EU Executive Urges Spain to Open Dialogue With Catalonia

BRUSSELS (Reuters) -
Catalan Vice President Oriol Junqueras, President Carles Puigdemont and Government Presidency Councillor Jordi Turull (L-R) applaud employees upon arriving to an extraordinary Cabinet meeting the day after the banned independence referendum at Generalitat Palace in Barcelona, Spain, Monday. (Reuters/Albert Gea)

The European Commission called on Spain to open dialogue with Catalonia on Monday, saying violence was no solution but also calling for unity and backing Spanish Prime Minister Mariano Rajoy’s leadership in what was an “internal matter.”

“We call on all relevant players to now move very swiftly from confrontation to dialogue. Violence can never be an instrument in politics,” the EU executive’s chief spokesman Margaritis Schinas told a daily Commission news briefing after violent scenes during an independence referendum in the region which the Madrid government and courts ruled unconstitutional.

Also condemning “divisiveness and fragmentation,” he added that Commission President Jean-Claude Juncker and Spanish Prime Minister Mariano Rajoy would speak later in the day. Their staffs had been in contact over the weekend.

Schinas declined to comment on whether the “violence” the EU was condemning was that inflicted by Spanish police. He also called for “unity and stability” at a time when Catalan leaders are considering a unilateral declaration of independence.

The Commission reiterated a standing policy that were Catalonia to secede – in agreement with Madrid – it would have to leave the EU and could apply to rejoin. Without such agreement from Madrid, the EU would not recognize the move.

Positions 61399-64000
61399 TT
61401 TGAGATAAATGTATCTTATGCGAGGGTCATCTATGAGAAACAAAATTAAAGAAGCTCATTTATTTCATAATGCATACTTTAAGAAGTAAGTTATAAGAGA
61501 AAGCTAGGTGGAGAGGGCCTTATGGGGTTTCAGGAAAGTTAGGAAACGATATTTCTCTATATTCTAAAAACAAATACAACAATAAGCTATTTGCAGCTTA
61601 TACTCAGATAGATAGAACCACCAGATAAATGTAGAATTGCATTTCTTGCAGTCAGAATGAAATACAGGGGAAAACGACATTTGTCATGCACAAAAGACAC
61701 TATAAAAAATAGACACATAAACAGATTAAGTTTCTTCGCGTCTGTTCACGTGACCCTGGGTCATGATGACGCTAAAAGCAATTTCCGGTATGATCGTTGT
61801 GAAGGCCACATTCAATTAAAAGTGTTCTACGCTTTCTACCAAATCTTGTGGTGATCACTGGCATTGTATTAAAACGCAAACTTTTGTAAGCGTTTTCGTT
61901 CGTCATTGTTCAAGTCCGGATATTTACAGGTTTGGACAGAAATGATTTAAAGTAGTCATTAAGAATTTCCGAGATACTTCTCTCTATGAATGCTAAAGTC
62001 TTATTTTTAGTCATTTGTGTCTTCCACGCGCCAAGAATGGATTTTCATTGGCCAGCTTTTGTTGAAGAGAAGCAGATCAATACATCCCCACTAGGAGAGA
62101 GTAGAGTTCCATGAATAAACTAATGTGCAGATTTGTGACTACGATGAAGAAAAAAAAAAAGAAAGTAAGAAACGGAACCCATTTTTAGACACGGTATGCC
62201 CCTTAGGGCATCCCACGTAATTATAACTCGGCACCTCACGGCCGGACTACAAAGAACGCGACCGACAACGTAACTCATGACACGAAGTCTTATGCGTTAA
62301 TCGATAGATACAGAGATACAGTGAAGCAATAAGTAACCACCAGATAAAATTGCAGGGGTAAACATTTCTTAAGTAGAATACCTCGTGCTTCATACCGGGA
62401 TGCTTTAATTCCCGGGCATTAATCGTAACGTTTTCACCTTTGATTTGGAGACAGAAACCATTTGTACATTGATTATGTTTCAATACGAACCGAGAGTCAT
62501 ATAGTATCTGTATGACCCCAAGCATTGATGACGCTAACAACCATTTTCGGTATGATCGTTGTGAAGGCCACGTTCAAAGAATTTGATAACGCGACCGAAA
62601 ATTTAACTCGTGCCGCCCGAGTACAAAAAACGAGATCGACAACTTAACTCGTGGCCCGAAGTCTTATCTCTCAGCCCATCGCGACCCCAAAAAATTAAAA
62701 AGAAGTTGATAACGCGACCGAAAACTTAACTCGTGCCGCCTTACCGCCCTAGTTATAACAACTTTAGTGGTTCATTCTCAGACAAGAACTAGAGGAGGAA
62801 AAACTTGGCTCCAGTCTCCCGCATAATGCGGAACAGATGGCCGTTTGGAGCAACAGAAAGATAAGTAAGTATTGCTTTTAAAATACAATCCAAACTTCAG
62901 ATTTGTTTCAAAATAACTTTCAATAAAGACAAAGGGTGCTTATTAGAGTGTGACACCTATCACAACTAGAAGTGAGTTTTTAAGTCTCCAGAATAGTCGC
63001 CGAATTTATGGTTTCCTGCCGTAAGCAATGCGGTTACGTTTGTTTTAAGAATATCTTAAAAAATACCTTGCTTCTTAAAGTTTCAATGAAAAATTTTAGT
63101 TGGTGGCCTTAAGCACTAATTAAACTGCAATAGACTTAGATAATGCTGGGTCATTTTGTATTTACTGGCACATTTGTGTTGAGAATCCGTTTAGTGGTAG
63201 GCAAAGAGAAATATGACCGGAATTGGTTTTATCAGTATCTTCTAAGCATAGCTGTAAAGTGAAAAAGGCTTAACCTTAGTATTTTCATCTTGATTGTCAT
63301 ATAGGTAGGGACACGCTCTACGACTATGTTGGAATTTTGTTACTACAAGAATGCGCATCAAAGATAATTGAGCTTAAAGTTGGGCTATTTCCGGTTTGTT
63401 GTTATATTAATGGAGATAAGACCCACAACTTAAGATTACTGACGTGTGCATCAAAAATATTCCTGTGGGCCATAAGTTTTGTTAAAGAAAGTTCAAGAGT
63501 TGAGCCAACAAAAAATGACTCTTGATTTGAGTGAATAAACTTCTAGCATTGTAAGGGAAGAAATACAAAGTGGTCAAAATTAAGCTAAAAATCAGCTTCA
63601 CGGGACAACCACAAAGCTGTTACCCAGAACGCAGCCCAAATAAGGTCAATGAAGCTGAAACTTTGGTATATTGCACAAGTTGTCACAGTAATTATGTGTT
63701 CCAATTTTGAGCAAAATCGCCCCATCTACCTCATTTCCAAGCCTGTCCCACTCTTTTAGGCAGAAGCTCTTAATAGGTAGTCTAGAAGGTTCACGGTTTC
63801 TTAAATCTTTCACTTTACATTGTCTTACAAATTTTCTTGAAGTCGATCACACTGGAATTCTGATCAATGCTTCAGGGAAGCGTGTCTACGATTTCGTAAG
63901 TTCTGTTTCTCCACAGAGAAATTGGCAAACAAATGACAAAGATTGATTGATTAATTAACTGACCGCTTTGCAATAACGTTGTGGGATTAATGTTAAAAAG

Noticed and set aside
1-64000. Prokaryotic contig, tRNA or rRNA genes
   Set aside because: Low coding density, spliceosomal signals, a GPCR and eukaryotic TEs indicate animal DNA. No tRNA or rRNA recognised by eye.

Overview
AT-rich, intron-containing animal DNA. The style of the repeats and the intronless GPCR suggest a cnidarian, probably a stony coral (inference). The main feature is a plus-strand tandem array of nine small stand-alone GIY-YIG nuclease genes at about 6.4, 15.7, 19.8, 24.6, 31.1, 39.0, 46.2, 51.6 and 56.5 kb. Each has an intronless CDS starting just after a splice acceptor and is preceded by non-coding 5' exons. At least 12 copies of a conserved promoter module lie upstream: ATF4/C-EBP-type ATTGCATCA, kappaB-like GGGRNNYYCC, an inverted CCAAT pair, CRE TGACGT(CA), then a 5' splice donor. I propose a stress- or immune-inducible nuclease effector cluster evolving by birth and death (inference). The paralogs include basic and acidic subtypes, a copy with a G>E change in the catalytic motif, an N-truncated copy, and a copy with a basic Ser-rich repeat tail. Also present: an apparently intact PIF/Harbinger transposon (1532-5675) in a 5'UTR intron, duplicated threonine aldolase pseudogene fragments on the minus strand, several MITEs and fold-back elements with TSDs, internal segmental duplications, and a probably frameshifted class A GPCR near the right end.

“Under the Spanish constitution, yesterday’s vote in Catalonia was not legal,” the Commission statement said. “For the European Commission, as President Juncker has reiterated repeatedly, this is an internal matter for Spain that has to be dealt in line with the constitutional order in Spain.”

“We also reiterate the legal opinion held by this Commission as well as by predecessors, namely that if a referendum were to be organized in line with the Spanish constitution it would mean that the territory leaving would find itself outside the European Union,” Schinas said.

“Beyond the purely legal aspects of this matter, the Commission believes that these are times for unity and stability, not divisiveness and fragmentation.”

“We trust the leadership of Prime Minister Mariano Rajoy to manage this difficult process in full respect of the Spanish constitution and of the fundamental rights of citizens enshrined therein.”